Calling for Aid: The Cry from Sudan

Article excerpt

A peaceful Sudan was the lofty goal of the Comprehensive Peace Agreement (CPA) signed on January 9, 2005, between the northern government of Sudan and the southern Sudan People's Liberation Movement (SPLM). More than a year afterward, the situation in the country seems unpromising at best. Darfur remains one of the most troubled regions in the world, with frequent eruptions of violence from rebel groups against the government. Humanitarian crises abound as large numbers of internally displaced people and refugees return home to communities suffering from rape, property destruction, robbery, injury, and death. With suitable and adequate international pressure, the Sudanese government must ensure the rightful political development of the country while outside agencies promote peacekeeping and humanitarian aid.

The historic conclusion of the CPA ended over two decades of Africa's longest civil war, a conflict between the non-Arab populations of southern Sudan and the Arab-controlled government. The CPA's terms serve the interests of both southern and northern residents. The main provisions of the treaty arranged for the autonomy of southern Sudan followed by a referendum, the fifty-fifty share of oil revenue between the Government of South Sudan and the National Congress Party (NCP), the merging of armed forces between the north and the south, and the distribution of jobs in the government according to certain established ratios. Despite the formation of the new "Government of National Unity" and the signing of a new constitution, the commitments delineated in the treaty are empty if the ruling party does not carry them out.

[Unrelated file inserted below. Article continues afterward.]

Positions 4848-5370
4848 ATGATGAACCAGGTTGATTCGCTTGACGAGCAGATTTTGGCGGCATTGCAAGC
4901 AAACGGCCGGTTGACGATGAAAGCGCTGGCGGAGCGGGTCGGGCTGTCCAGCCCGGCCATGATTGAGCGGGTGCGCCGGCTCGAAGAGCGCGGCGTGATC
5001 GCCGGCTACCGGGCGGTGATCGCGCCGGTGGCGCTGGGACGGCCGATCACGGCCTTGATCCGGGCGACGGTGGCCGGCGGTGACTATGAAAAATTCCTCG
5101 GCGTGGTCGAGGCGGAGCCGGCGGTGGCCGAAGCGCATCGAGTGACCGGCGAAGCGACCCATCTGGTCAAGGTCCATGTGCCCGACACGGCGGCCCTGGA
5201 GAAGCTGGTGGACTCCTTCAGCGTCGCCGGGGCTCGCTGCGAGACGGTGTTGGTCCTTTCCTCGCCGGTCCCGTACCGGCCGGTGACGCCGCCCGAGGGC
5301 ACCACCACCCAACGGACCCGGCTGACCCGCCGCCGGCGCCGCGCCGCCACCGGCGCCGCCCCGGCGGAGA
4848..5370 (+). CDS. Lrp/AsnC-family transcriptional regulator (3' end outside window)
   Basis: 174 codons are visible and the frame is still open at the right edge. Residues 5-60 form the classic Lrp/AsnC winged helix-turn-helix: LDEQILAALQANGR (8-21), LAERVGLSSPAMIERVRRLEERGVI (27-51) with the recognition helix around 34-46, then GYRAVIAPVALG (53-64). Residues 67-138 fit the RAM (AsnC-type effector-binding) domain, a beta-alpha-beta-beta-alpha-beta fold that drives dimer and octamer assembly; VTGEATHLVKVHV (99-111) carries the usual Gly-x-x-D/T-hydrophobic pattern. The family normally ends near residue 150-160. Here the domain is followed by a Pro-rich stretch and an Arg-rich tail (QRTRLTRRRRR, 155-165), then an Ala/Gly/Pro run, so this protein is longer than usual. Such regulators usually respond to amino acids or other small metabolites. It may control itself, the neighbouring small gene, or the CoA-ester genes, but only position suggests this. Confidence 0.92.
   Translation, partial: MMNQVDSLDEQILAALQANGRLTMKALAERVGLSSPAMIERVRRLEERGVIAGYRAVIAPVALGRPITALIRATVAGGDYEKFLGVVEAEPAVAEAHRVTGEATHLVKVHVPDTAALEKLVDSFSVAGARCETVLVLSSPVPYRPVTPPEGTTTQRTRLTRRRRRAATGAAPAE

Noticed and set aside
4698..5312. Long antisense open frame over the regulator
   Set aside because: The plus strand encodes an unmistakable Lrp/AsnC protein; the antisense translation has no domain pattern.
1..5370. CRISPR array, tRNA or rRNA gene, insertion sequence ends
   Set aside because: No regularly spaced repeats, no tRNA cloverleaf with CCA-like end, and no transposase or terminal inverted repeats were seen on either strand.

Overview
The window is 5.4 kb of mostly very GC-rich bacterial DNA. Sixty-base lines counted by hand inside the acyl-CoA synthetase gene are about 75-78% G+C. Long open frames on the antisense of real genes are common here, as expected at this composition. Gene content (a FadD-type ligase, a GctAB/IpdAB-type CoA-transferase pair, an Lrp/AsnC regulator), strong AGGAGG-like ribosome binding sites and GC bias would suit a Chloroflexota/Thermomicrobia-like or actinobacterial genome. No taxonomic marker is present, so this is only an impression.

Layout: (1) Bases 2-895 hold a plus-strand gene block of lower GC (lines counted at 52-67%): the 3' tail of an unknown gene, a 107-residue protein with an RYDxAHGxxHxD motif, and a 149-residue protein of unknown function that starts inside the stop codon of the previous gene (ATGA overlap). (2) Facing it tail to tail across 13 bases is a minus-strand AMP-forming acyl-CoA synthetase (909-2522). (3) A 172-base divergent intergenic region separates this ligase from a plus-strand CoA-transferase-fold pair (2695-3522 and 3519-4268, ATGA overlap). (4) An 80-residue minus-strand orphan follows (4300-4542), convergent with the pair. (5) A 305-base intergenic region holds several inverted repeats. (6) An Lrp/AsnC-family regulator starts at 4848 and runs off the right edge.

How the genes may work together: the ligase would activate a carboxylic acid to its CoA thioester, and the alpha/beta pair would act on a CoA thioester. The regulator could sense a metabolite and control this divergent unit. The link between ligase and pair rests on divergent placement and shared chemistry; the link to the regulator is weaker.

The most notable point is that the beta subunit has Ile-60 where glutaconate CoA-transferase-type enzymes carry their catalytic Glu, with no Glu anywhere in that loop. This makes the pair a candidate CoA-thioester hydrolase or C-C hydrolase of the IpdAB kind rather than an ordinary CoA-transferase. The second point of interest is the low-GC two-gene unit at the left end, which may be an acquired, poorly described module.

Indeed, the ruling NCP has done little to improve the situation in southern Sudan. Dominated by the National Islamic Front (NIF), the NCP has expanded the role of the African Union and NATO in peacekeeping in the region while the new constitution has set the wheels of democratization in motion. However, without a sustainable economy to support its reconstruction, southern Sudan is stagnating. This seems to be precisely the goal of the NIF. It has reserved authority over two ministries, the Finance Ministry and the Ministry for Mining and Energy, which together control the incomes from the oil fields. Though southern Sudan accounts for 90 percent of the country's total oil production, it receives less than the 50 percent of the profits guaranteed under the CPA. …


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